Attorney: It's the same as an insurance policy. For a premium, an

insurance company issues a policy which says in effect that
if the guardian takes or mismanages the children's money, the
insurance company will pay.

114. Of course, a dry transcript does not permit a full assessment of neutrality,
especially since nonverbal cues such as body language and facial cues often undercut verbal
messages. For instance, holding your nose while continuing to ask a client for pros of an
option probably suggests rejection of the client's input.

The client's question, "What exactly is a bond?", is a reminder that

even a common legal term may constitute jargon. 1u Fortunately, Doug's
question spurred an explanation.

Client: Well, I trust my brother. Does he have to post a bond?

Attorney: I'm afraid its quite likely. Under our state's law, you can
waive a bond for a resident, but with nonresidents, the court
has discretion to require bonds and they usually do. That
distinction may not make sense, but that's the way things are.
A bond would cost about one and one-half percent of the
total value of the property. The bond premium would be paid
out of the money you left to the children.

This dialogue excerpt illustrates how advice giving often requires both
legal and nonlegal knowledge. Legal expertise signals a need for a bond,
while nonlegal expertise allows an indication of its economic costs.

Client: So it would cost about $2000 a year, right?

Attorney: Correct. Therefore, a disadvantage of appointing your brother

would be the extra cost of about $2000 each year.
Correspondingly, an advantage of choosing your sister is that
it would save about $2000 a year.

Client: Are there any other legal requirements that might make a

Attorney: Not really. Whoever is guardian would probably have to hire

a lawyer to file an account with the court once a year. An
account is a written statement outlining what income the
children received during the year from their property and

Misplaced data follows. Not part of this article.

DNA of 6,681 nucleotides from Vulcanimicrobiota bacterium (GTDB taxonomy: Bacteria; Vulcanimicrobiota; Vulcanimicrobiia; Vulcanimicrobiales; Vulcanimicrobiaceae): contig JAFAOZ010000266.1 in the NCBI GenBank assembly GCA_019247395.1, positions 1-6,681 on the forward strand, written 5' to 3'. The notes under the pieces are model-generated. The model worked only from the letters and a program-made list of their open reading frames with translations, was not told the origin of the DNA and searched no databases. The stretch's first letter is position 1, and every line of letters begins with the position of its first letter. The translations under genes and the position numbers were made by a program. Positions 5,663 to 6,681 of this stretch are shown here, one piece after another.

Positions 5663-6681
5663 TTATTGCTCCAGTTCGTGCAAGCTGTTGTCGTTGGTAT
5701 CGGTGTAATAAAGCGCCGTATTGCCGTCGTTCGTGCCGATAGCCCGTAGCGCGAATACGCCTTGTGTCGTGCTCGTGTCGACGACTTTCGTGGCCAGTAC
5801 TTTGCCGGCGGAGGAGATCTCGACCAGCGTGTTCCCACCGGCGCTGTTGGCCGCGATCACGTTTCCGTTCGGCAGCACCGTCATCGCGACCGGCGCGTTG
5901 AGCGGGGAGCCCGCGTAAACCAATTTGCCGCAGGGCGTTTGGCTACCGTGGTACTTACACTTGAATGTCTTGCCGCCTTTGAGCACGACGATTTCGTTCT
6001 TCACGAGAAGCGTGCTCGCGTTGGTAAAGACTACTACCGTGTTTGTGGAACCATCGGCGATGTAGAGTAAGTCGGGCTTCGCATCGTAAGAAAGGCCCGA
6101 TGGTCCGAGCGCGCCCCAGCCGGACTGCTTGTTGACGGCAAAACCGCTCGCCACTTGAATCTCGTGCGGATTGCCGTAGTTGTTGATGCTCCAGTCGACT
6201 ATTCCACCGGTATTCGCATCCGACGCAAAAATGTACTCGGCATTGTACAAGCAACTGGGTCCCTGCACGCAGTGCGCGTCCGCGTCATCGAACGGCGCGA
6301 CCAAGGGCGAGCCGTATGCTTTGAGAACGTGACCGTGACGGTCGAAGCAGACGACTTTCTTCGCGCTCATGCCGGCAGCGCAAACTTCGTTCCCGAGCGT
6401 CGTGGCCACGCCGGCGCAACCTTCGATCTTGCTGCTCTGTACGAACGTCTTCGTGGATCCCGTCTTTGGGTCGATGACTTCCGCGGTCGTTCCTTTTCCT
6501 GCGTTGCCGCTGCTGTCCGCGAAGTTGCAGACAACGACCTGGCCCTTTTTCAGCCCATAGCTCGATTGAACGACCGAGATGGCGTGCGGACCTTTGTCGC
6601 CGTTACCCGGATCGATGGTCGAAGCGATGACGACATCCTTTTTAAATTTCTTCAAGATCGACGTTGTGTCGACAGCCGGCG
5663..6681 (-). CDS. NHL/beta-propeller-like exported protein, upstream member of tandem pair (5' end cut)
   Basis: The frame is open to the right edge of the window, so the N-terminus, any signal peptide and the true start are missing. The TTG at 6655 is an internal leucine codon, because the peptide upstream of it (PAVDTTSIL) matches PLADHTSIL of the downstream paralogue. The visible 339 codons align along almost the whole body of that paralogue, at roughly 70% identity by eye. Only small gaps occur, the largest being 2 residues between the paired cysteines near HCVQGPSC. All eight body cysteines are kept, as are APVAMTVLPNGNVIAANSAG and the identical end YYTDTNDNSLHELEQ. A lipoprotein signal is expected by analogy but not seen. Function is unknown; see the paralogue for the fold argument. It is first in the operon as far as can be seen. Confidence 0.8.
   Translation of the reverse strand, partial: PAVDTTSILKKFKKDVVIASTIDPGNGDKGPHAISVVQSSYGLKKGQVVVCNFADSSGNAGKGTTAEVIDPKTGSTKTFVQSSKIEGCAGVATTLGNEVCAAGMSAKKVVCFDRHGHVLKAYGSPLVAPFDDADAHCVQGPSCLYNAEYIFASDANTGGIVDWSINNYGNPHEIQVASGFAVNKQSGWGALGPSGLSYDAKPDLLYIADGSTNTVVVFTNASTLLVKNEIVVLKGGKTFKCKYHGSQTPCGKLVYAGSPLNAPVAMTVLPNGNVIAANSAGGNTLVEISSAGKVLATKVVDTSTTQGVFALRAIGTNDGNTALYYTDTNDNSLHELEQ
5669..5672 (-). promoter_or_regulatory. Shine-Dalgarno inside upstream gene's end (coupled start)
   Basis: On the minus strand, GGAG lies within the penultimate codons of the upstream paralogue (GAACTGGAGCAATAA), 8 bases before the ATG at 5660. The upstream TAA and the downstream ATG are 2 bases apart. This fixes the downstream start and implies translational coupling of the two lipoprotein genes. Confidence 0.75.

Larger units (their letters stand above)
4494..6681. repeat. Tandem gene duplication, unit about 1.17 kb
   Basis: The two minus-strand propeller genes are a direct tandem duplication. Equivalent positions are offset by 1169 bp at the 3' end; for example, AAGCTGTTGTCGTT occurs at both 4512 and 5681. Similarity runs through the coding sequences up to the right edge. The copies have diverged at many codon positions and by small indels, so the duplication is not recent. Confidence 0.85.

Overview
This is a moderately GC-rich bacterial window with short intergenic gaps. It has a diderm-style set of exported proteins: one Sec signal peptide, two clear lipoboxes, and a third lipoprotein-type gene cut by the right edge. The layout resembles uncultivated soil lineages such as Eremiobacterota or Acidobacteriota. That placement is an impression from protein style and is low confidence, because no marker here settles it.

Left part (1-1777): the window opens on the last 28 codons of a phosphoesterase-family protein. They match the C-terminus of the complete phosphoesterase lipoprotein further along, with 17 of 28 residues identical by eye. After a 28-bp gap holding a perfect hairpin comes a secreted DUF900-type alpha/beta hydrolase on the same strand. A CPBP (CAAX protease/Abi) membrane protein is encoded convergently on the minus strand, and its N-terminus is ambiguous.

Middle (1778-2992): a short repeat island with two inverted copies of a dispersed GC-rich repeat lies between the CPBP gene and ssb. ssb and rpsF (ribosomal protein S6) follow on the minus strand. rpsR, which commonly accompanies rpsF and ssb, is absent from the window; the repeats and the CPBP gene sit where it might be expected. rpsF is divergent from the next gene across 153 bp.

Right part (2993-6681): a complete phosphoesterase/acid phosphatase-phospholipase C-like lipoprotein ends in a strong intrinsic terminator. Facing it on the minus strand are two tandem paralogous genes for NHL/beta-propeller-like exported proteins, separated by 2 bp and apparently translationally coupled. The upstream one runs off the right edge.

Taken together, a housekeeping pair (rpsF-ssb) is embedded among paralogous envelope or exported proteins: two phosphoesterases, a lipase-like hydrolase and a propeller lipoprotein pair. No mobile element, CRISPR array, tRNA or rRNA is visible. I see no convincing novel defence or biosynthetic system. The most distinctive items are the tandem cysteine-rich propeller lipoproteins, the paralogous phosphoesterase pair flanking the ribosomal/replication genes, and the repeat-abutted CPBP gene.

what expenses the guardian incurred. It is a simple document
and probably could be prepared for about $400 or $500 a
year. It would be required of whomever was appointed as
guardian. I guess, however, I should ask you if it would be a
problem for your brother to hire a local lawyer given that
he lives out of state.

115. Jargon, in this context, is a term that refers to the many legal abstractions to
which training and experience give content, but which are often meaningles to clients. For
example, think about how you might explain the following terms: "cause of action," "trust,"
"deposition," and "security interest."If there is difficulty, it is because these terms refer more
to concepts than to physical realities. You must be able to understand and communicate
the underlying meaning of such terms if you are to counsel effectively.

Client: I don't think so; if he doesn't have to come here. Would he

have to do that?

Attorney: No, it could all be done by mail. Okay, with the legalities of
posting a bond and filing an accounting in mind, let's go back
to the practical pros and cons. What else do you see as a pro
.. .

You summarize the client's question with a crossover, then continue

to integrate legal with nonlegal predictions. Your final statement
summarizes the legal aspects of guardianship, then returns to the client's
This sample is, of course, not a model for every situation. However,
it may help you begin to understand how you and a client can work
together to explore likely consequences.

g. Charting Alternatives and Consequences

We strongly recommend that during a Step Three discussion, you make

a written chart of the advantages and disadvantages of every option.
While such a chart might be organized in any number of ways, we
illustrate one simple way in the context of the Montoya-Exotic
hypothetical.11 6 As you recall, in that hypothetical Alfredo Gomez was
considering three options: (1) reducing the monthly rent by $1500 and
obtaining personal guarantees; (2) keeping the monthly minimum at $4500
and waiving the guarantees; and (3) leasing the space to Radio Hut rather
than to Exotic. In this situation, you might prepare a chart as follows:117

Exotic Exotic
Guarantees Waive Guarantees Radio Hut
Pro J Con Pro I Con Pro ICon

Writing down consequences as they emerge is very important. First,

a chart is often essential for carrying out the goal of fully exploring each
alternative. Because of crossover, a discussion of alternatives and
consequences often will not proceed in a straightforward manner. Without
a written record, it is hard for both you and a client to remember what